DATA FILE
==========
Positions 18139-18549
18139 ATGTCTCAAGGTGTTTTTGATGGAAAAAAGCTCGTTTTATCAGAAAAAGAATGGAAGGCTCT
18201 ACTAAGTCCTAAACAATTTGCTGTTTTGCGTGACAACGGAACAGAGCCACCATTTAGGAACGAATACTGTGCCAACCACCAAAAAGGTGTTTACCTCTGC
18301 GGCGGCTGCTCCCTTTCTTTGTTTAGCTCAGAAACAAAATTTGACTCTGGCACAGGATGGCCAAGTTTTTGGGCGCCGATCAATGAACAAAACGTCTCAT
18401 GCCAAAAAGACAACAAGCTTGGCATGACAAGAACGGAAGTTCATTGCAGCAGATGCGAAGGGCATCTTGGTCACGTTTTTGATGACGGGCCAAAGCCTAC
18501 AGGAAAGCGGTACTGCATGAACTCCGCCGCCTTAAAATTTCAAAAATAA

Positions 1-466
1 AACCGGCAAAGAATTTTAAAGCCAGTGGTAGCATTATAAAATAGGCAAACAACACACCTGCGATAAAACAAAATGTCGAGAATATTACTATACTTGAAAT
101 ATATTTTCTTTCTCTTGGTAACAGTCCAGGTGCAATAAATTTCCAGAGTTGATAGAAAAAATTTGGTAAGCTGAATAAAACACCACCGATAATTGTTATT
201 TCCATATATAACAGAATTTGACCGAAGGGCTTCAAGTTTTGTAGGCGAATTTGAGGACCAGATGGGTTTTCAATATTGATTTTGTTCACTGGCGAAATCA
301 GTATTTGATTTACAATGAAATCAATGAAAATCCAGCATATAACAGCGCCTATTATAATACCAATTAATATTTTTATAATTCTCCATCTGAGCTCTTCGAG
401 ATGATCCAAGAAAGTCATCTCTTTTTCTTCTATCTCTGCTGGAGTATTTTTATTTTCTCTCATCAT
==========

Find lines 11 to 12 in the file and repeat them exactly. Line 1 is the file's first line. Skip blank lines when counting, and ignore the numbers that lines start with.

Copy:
301 GTATTTGATTTACAATGAAATCAATGAAAATCCAGCATATAACAGCGCCTATTATAATACCAATTAATATTTTTATAATTCTCCATCTGAGCTCTTCGAG
401 ATGATCCAAGAAAGTCATCTCTTTTTCTTCTATCTCTGCTGGAGTATTTTTATTTTCTCTCATCAT